It’s a classic job interview interrogation technique: “Describe your biggest achievement!” Swiftly followed by “Tell us about your biggest mistake…” What do you say? How honest and transparent should you be?
Experts say that sharing vulnerability will enhance our credibility as leaders.
But putting it into practice can be more challenging. For example, I’m quite happy to list out the calamities I’ve been involved with. However, it’s much harder to admit that my character flaws or shortcomings caused the debacle.
Many years ago, the marketing team I was responsible for had a sideline promoting concerts and events. Once we booked a few shows with dance act “Technotronic,” hot on the heels of their big hit “Pump Up the Jam,” which hit #2 on the Billboard Hot 100.
Unbeknownst to us, there was more than one group of people touring as “Technotronic.” Alas, the people we booked weren’t the singers responsible for “Pump Up the Jam.” The few people who bothered to buy tickets weren’t pleased, leaving us to placate disgruntled dance fans. It’s easy to look back and laugh at this, but it’s much harder to confess that my personal lack of attention to detail and care around the contract contributed to the problem.
Talk about failing fast. Moving on quickly? It’s taken me 20 years to admit this.
Humility is for brands as well as people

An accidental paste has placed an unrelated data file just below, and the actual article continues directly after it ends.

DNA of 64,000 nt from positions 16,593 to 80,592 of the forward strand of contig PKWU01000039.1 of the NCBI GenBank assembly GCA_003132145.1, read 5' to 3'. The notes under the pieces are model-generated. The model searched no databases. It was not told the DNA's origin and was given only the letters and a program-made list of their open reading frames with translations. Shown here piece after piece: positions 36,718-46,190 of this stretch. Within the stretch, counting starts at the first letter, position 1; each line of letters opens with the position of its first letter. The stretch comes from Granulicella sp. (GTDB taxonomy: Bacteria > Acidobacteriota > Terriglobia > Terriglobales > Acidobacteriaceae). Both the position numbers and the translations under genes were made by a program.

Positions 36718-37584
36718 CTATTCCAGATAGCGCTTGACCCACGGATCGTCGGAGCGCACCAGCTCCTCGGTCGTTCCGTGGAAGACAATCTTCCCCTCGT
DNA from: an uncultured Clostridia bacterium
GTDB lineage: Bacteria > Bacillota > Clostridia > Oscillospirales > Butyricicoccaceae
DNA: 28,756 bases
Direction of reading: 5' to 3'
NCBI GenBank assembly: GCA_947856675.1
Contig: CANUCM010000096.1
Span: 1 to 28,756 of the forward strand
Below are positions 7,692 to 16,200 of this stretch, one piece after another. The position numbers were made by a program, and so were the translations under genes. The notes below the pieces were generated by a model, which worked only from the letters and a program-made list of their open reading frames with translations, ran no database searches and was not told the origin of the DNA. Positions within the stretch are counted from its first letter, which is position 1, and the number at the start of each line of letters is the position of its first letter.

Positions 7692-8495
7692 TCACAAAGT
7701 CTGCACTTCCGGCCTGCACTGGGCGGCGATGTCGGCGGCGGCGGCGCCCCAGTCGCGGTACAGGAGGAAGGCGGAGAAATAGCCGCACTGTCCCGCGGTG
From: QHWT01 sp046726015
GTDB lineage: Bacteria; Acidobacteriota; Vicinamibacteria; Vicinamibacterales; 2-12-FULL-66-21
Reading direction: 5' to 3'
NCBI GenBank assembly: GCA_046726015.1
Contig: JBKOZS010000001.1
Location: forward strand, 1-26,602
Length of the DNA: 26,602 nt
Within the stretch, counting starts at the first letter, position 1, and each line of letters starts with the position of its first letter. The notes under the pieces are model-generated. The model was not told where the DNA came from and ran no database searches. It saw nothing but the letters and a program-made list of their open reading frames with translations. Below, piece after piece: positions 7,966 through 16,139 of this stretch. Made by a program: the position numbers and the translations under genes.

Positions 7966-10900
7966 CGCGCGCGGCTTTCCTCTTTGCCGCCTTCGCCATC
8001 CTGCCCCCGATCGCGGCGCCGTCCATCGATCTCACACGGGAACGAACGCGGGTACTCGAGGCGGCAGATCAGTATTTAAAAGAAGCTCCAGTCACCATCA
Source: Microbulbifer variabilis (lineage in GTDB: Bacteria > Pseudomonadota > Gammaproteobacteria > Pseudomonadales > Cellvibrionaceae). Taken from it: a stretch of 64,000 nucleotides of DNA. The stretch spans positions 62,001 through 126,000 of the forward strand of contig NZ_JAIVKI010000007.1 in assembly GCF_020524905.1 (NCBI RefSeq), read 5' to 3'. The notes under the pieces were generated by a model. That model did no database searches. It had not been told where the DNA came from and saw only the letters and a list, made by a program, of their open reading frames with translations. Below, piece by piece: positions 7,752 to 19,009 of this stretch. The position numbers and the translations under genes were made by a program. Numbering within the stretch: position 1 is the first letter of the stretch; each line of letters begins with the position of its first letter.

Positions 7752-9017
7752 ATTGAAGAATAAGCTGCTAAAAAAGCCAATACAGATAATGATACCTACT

If great marketing leaders need to show vulnerability, how should the brands we are responsible for behave? What should brands do when mistakes are made?
KFC has just offered us a salutary lesson. The global fried chicken chain recently altered UK distribution arrangements, and these changes in the supply chain resulted in fresh chicken failing to reach many stores. This led to the temporary closure of over half of their outlets. What follows is a communications master class. A perfect blend of context and content.
With humility, empathy and humor, along with a landing page experience where customers can check the status of their own local restaurant, the messaging is completely consistent with the brand. KFC manages to achieve the impossible, enabling the everyday consumer to side with the big corporation in their hour of need.
Logan Harrington, PR and social media manager of Quadrant2Design, analyzed KFC’s communication skills in a blog post from which I have extracted these crisis communications tips:
- Act fast. ‘Fess up quickly.
- Get all your internal team on message, factually and tonally.
- Communicate constantly and honestly.
- Don’t blame anyone. Least of all your own people. They’re your best bet to get out of the mess you created.
KFC’s contextual intelligence: a great brand understanding the absurdity of the situation it created. A fried chicken store without chicken. They used a human touch to deftly navigate the storm.
It’s this contextual intelligence that our brands and ourselves alike should emulate. This means ensuring you have and show a simple, realistic understanding of your place in the world and the place you occupy in people’s lives. KFC’s customers may miss their favorite fast food restaurant, but they’re not going to starve.
Unfortunately, a KFC without chicken is the least of most people’s worries. Most of us marketing folk are not saving lives. We’re just adding a little extra choice, convenience or fun to this thing we call life. Being human means that we all occasionally mess up. And while we try to fail faster, it will be our humanity that enables us to pick up quickly and leave the world a better place.
Opinions expressed in this article are those of the guest author and not necessarily Marketing Land. Staff authors are listed here.